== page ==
Friday, September 9, 2016
WHERE IS THE MEDIA?
Last Wednesday, in a preview of the upcoming debates, Presidential candidates Hillary Clinton and Donald Trump gave back to back interviews with NBC morning news host Matt Lauer. Lauer's performance during the interviews has been widely criticized, and with good reason. While talking to Clinton, Lauer asked her time and time again about her emails, and then rushed her answers on other matters, basically stepping on her talking points. But while talking to Trump, Lauer allowed Trump's assertion that he opposed the 2004 Iraq war from the start to go unchallenged, even though there is documented video proof that he did support the war, from a Howard Stern interview Trump did before the war started (Clinton even mentioned the interview in her part of the show). Sadly, Lauer let Trump's lie float into the ether, letting him get away with it. He also allowed Trump to lie about a similar opposition he claimed to have about America's military intervention in Libya.
Lauer's weak kneed response to Trump's falsehoods shows the media's problem with dealing with a candidate like Trump. Trump lies so often, at such an alarming rate, that taking time to debunk one lie becomes difficult when he's already moving onto another. And he lies with with such confidence, with so much righteous anger and certitude, that it becomes hard to challenge him. Indeed, it's possible that he himself has no idea that he's lying; his short attention span and lack of focus has been well documented.
There's another problem that the media faces; it has been a talking point for decades that the mainstream media has a liberal bias. Ironically, this statement usually comes from right wing media, where a completely biased opinion is expected! While media bias is a debatable point (there certainly wasn't any media bias during the 2004 build up to the Iraq war, when serious questions went unasked), many members of the media take the criticism to heart and overcompensate by going after Democrats more than Republicans. So we now have spent far too much media time and attention on Clinton's "scandals", while so little time has been spent on Trump's ethical problems over the years. Why hasn't there been as much attention given to the fact that Trump and his father Fred were sued by the Federal Government in the 1970's for refusing to rent their properties to black people? (They settled out of court). What about the $25,000 campaign donation that a Trump PAC made to Florida Attorney General Pam Bondi just before she decided not to join a class action lawsuit against his bogus Trump University? What about the fact that a man who boasts about his business acumen has declared bankruptcy at least four times? Or that he also brags about his monetary worth without releasing his tax returns, calling into question just how wealthy he is? And this all is just a partial list, off the top of my head. None of these things have been investigated as much as Clinton's emails, even though FBI Director James Comey has clearly said that no crime was committed by her.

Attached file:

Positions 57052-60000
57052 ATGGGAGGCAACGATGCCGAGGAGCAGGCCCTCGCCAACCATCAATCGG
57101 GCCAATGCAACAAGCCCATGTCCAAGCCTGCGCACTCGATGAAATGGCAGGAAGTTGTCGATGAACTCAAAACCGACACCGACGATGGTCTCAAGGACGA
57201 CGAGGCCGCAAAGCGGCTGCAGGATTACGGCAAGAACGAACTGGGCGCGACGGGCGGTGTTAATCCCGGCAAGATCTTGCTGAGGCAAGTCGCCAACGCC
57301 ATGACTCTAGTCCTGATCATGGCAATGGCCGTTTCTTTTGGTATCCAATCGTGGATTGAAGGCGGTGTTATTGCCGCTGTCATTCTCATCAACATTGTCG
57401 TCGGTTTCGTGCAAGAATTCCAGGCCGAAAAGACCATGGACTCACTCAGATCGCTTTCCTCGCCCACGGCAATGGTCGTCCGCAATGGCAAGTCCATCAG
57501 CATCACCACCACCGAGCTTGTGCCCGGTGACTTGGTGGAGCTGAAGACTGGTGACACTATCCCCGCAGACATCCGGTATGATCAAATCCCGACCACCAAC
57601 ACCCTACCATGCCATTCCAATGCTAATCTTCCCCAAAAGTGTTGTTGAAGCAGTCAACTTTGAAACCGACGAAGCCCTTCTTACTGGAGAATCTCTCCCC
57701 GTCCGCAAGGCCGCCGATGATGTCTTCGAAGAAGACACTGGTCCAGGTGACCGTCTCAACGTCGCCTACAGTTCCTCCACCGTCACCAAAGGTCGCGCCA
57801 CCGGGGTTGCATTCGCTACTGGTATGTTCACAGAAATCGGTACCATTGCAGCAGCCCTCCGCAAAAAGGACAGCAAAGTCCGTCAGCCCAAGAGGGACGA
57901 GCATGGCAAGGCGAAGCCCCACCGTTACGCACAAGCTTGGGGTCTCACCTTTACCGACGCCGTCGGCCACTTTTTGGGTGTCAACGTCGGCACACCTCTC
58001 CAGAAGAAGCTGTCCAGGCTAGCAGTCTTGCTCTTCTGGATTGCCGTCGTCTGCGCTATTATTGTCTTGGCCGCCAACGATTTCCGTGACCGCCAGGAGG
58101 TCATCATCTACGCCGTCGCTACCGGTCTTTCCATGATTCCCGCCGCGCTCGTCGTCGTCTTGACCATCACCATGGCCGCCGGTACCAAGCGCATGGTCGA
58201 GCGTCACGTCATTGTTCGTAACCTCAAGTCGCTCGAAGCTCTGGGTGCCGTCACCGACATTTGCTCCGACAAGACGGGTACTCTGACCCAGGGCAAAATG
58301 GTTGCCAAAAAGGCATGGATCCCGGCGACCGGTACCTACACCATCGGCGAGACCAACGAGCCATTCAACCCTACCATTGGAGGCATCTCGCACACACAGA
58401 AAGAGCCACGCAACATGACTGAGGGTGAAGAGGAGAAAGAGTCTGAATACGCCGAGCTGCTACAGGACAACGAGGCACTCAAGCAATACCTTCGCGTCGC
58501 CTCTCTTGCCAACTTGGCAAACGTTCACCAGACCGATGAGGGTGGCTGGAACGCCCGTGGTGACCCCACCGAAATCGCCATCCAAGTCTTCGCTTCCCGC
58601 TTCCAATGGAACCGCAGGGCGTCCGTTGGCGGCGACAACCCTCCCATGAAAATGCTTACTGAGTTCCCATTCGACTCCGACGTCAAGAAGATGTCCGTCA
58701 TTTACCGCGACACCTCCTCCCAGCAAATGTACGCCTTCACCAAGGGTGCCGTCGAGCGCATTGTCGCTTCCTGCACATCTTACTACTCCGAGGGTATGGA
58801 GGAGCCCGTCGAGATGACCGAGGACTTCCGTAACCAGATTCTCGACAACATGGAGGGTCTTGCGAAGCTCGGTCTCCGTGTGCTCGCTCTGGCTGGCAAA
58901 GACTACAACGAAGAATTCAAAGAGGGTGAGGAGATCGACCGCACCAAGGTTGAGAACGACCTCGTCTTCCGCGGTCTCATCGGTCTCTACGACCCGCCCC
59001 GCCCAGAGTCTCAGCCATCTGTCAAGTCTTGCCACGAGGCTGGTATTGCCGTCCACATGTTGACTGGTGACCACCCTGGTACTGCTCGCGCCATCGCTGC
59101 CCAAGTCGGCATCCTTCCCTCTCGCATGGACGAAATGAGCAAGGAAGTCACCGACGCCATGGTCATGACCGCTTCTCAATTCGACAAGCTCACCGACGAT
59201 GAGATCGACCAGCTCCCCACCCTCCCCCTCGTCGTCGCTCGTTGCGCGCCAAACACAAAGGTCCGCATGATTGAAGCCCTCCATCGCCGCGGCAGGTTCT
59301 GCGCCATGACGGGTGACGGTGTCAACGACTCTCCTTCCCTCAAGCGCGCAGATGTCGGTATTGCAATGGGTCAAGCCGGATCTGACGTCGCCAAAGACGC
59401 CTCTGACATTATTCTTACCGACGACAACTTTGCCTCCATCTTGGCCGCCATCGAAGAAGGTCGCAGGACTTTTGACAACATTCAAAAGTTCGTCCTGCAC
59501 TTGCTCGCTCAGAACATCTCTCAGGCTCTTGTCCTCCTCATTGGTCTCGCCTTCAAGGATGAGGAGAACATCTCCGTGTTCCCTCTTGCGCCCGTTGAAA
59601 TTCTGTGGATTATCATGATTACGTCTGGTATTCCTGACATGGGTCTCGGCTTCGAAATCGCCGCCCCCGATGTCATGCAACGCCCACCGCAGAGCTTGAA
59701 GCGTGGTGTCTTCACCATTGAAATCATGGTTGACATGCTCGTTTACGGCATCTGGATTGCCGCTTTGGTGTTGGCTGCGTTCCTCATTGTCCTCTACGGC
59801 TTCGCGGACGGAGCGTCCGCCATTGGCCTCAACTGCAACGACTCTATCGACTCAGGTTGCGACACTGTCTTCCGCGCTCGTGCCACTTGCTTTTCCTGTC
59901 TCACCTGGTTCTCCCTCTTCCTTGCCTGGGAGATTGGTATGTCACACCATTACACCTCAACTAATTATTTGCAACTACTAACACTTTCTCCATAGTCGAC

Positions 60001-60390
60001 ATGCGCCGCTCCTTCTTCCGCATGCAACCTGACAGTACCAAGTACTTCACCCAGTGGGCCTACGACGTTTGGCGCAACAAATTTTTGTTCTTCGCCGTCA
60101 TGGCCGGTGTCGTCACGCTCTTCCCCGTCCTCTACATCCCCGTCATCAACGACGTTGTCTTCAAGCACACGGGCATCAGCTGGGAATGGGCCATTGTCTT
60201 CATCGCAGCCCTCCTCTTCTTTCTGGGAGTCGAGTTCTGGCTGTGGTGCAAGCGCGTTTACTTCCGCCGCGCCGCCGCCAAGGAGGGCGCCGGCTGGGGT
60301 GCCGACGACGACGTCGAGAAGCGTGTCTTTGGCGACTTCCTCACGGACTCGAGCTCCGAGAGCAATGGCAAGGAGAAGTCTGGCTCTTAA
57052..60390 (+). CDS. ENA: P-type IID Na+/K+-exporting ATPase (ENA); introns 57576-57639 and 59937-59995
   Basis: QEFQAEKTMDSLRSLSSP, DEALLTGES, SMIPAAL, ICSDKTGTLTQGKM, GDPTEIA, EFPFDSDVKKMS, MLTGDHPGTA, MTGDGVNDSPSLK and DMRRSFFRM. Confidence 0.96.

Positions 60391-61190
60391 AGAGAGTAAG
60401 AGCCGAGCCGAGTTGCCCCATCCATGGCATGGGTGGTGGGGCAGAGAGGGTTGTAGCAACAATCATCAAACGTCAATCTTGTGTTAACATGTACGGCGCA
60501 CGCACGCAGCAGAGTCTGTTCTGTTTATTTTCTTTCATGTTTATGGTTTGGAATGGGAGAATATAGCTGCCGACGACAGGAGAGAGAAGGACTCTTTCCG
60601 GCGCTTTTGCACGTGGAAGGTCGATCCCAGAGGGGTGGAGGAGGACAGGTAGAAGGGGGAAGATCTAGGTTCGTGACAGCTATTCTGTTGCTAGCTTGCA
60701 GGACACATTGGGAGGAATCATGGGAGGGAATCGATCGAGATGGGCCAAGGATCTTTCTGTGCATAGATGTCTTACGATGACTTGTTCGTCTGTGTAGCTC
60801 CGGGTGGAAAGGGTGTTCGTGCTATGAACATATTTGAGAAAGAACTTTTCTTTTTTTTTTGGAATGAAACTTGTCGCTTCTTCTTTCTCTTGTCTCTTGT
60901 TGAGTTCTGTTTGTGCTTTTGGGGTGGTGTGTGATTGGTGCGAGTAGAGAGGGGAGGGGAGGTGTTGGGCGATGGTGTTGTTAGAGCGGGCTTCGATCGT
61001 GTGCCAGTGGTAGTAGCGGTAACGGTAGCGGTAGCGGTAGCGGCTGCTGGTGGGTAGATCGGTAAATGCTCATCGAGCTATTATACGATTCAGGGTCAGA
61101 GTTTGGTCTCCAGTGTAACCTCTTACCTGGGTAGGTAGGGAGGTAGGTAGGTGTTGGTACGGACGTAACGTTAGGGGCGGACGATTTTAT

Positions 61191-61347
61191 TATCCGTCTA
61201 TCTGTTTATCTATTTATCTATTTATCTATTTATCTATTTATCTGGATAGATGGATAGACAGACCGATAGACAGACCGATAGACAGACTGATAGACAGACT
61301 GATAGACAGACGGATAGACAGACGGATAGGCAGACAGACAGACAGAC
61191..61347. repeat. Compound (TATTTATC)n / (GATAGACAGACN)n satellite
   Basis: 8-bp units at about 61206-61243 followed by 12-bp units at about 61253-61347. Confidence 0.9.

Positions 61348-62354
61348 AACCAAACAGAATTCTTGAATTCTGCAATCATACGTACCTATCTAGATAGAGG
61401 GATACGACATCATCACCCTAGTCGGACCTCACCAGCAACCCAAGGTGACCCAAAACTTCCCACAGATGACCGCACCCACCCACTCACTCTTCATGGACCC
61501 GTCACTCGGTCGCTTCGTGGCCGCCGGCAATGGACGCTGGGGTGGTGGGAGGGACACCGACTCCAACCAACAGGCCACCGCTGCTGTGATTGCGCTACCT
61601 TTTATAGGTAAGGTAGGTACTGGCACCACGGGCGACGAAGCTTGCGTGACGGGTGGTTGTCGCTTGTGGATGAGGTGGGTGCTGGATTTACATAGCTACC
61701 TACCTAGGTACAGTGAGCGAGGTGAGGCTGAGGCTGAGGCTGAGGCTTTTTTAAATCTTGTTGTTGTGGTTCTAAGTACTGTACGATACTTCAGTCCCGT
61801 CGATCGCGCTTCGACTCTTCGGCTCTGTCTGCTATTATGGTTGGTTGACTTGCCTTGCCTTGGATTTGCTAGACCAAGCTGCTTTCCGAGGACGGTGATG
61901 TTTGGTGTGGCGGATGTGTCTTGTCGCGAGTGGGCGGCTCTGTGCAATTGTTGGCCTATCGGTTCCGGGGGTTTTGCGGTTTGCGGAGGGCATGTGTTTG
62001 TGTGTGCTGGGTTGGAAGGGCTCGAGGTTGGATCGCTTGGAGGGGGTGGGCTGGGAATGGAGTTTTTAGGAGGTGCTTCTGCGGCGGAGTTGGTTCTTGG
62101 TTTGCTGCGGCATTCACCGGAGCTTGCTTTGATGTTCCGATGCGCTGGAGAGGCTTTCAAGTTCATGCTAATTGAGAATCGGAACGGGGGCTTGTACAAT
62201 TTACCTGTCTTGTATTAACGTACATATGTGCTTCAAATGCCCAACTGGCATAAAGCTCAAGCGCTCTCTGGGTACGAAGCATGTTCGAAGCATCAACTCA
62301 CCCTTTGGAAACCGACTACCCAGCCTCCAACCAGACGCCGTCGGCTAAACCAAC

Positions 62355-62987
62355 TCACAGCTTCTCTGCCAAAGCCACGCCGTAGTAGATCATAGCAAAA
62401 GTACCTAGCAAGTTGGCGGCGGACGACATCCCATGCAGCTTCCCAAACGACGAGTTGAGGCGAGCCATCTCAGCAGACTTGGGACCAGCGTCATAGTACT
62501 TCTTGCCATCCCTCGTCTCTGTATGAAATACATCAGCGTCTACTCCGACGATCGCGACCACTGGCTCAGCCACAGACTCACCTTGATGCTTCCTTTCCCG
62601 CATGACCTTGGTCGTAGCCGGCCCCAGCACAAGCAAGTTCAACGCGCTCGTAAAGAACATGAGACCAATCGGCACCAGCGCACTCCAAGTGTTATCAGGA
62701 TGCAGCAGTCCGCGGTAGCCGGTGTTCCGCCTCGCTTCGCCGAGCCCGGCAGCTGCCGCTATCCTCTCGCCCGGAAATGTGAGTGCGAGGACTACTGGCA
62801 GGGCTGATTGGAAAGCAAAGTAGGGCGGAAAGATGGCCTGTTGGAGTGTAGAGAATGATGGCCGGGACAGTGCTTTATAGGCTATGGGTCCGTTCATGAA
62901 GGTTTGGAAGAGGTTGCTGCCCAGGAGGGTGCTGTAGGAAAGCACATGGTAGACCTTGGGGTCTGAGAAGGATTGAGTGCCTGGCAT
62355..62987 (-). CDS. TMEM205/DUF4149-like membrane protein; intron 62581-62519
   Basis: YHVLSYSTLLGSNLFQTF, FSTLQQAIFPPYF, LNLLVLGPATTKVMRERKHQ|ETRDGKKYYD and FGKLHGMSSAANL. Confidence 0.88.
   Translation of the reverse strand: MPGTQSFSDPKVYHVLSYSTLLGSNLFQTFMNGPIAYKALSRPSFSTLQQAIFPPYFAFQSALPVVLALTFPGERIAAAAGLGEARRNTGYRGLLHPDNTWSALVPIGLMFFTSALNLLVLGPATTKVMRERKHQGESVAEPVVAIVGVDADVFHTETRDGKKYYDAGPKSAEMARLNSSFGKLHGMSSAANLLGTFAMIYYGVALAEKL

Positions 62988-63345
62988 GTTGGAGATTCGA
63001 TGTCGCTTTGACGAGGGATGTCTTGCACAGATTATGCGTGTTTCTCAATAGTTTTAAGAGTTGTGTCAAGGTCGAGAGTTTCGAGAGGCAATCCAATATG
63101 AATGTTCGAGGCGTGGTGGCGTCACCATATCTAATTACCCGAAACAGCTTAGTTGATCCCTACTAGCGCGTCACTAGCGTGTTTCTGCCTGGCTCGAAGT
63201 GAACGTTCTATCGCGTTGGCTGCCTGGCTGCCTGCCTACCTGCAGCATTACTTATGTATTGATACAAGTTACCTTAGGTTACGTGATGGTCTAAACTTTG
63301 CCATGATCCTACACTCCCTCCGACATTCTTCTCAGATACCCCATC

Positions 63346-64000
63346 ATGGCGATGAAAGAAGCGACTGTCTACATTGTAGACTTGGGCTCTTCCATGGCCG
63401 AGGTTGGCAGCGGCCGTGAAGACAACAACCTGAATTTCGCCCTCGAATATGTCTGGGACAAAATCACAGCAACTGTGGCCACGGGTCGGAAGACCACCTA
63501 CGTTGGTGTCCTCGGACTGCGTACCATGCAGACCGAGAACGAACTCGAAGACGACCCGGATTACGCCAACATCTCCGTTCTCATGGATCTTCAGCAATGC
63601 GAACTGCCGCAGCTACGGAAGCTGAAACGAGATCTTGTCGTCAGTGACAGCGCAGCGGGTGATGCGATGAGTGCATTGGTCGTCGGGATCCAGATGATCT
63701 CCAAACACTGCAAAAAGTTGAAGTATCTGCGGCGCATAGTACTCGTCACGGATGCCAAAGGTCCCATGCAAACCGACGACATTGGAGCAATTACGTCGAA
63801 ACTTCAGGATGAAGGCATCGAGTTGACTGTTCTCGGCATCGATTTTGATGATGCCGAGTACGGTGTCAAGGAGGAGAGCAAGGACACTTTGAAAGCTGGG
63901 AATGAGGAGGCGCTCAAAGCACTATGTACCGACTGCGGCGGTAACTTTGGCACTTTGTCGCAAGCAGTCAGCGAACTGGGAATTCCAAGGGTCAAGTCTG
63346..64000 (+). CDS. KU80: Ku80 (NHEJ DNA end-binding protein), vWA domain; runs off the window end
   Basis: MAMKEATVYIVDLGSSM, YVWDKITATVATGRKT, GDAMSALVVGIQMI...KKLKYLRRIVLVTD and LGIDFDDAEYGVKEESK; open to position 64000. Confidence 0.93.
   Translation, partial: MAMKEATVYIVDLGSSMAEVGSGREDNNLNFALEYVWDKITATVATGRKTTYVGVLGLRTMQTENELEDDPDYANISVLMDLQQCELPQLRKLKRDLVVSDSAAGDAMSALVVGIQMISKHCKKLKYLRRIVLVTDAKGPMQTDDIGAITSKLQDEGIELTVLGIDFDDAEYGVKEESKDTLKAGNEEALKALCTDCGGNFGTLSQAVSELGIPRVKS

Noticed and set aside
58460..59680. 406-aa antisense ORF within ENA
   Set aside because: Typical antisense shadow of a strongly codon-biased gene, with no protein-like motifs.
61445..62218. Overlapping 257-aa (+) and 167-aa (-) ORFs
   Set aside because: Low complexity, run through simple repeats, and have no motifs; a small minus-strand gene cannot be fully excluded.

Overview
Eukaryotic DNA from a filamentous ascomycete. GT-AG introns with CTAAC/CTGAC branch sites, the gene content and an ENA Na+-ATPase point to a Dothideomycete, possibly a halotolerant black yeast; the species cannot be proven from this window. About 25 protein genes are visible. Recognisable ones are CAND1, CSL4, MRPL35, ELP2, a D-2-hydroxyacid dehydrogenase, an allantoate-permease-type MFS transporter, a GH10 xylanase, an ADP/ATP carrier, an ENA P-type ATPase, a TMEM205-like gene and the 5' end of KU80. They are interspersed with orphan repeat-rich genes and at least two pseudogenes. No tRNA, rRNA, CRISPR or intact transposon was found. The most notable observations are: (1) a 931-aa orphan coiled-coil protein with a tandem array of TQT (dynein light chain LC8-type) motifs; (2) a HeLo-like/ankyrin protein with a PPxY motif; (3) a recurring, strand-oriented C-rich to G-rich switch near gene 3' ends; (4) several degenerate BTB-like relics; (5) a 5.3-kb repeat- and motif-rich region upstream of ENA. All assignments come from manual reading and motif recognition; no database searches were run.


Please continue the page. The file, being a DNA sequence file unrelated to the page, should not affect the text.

It really seems that there are two kinds of coverage of the candidates, one in which Clinton is portrayed as being deceitful and untrustworthy and Trump is praised when he can properly read a speech off a teleprompter without spewing lies and childish insults. The effect is like clapping for a toddler who successfully takes his first step while complaining about a track star for not racing fast enough! Sadly, the cumulative effect of this coverage is starting to take it's toll, with Trump clearly gaining on Clinton's lead in the polls. While the odds are still in her favor, this election should be a land slide, not a squeaker. Is it asking too much for the media to do it's job properly and give Trump's various scandals the same weight as Clinton's? Sadly, given Lauer's ridiculously biased performance on Wednesday, the answer is yes.